early Times Report
Srinagar, Apr 4: Asim Shabir, a 14-year-old boy, is fond of cricket. For last two weeks, he has not moved out of his home to keep himself safe from COVID-19. Sitting idle inside four walls has caused him distress and anxiety.
“We don’t have yard, where my children could at least move few steps. The lives of people are paralyzed. He is not able to study online due to slow internet speed,” his father, Shabir Ahmad said.
The ubiquitous outbreak of COVID-19 across the continents has pushed billions of people to the confinement of their houses. While this harsh and probably only preventive measure known as of now, to contain the spread of COVID-19, can have severe repercussions in the form of stress and anxiety among people across the world, Kashmir depicts an altogether distinct and dangerous rundown.
With already a huge chunk of Kashmir’s population struggling with various mental health issues because of decades of turmoil which got exacerbated since August 5, 2019, this virus has come as a strong blow to the mental health of Kashmiris especially children.
“My son gets easily irritated over small things. The lockdown is not new to us and the schools are closed since August 5 but at least my son used to go out in vicinity to play with his friends. Now, due to the fear of Coronavirus we don’t allow him to step out of the house. This makes him more aggressive,” Mohammad Sharif, a resident of Batamaloo said.
Adding to the woes is the non-availability of 4G internet students are not able to download the study material provided by the institutions or to avail the facility of online classes.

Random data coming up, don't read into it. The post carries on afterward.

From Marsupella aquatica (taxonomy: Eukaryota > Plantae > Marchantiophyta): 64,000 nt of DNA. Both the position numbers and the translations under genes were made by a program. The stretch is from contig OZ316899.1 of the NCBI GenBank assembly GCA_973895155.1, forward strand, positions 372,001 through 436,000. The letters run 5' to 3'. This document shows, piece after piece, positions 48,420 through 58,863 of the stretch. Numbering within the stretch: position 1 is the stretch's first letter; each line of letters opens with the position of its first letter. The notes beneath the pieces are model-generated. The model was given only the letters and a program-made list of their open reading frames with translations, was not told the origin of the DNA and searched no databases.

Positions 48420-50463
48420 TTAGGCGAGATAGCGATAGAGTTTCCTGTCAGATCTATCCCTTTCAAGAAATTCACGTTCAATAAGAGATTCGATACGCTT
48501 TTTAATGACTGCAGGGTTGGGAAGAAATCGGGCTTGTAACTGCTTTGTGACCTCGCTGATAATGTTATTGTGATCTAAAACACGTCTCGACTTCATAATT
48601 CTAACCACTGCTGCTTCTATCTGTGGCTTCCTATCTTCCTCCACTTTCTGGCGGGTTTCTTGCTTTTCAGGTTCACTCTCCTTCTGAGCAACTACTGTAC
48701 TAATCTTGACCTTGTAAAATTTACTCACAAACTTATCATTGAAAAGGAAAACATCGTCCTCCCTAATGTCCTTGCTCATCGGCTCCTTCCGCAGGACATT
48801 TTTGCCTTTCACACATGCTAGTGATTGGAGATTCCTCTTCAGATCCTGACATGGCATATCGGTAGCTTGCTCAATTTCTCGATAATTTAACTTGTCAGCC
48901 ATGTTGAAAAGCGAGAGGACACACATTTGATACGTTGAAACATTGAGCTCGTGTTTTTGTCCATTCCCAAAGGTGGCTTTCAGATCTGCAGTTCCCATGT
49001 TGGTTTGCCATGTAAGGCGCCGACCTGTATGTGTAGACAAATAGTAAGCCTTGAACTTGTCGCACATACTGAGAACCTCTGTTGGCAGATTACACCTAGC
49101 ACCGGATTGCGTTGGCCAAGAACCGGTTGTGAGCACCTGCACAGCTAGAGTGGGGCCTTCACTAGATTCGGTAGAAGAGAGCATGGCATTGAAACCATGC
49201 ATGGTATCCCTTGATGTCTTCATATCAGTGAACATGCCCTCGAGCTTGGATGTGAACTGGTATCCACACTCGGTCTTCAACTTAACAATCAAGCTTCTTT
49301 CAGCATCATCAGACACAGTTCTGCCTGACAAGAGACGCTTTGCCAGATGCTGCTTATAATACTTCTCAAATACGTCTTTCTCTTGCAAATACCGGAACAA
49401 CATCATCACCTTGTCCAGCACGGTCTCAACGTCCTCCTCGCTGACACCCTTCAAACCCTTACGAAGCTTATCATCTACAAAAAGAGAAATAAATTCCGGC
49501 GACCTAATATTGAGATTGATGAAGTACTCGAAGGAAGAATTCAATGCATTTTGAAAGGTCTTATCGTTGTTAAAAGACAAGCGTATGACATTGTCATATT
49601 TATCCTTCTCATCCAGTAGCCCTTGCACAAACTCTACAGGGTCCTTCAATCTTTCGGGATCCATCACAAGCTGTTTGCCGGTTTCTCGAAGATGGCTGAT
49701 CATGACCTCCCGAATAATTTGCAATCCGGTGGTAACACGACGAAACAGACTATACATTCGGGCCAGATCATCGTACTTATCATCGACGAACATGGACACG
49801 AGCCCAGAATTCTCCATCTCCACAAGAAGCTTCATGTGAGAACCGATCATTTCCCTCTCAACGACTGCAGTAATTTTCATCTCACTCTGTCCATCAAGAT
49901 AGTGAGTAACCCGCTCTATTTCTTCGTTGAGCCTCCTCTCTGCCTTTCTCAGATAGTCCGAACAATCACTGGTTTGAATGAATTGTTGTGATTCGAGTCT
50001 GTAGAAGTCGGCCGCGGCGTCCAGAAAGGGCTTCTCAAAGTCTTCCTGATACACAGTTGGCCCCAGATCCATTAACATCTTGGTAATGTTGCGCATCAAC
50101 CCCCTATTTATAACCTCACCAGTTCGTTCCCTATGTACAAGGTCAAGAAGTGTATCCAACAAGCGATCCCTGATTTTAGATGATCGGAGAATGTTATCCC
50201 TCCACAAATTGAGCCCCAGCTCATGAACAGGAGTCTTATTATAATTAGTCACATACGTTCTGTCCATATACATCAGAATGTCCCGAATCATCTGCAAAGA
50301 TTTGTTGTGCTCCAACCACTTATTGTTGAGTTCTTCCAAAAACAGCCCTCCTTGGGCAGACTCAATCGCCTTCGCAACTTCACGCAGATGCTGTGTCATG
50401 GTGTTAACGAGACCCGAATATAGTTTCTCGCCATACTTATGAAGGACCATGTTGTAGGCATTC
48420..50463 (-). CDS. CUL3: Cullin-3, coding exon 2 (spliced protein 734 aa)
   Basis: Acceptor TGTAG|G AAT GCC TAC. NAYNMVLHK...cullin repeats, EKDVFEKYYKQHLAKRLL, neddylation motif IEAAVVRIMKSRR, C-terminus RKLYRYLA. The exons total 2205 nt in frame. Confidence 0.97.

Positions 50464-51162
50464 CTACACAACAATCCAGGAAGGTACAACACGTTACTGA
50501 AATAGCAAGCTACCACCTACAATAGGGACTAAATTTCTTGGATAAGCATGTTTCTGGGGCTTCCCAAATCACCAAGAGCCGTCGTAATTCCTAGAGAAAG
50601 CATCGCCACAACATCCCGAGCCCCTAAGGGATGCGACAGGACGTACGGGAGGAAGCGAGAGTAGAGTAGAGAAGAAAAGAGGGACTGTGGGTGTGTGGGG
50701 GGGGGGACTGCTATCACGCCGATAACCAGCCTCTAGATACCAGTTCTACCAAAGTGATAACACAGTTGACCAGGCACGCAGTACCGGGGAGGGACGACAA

The educational institutions being closed for about eight months with small respite of few days in the months of February and March have triggered immense anxiety among children exasperating violent behavioral disorders in them.
A doctor at Srinagar’s SMHS Hospital said the ongoing crisis have taken a toll on the mental health in Kashmir. “During such situation, people face depressions and also develop post traumatic mental disorder,” the doctor said, wishing not to be quoted by name.
“There will be post-traumatic stress disorder (PTSD) of the ongoing crisis but its intensity will be known when doctors examine such patients as people are not able to visit hospitals these days,” he added.
PTSD is a condition that develops after an individual goes through a terrifying ordeal that involves physical harm or the threat of a physical harm. Symptoms may include disturbing thoughts, feelings, or dreams related to the events, mental or physical distress to trauma-related cues, attempts to avoid trauma-related cues, alterations in how a person thinks and feels, and increased arousal.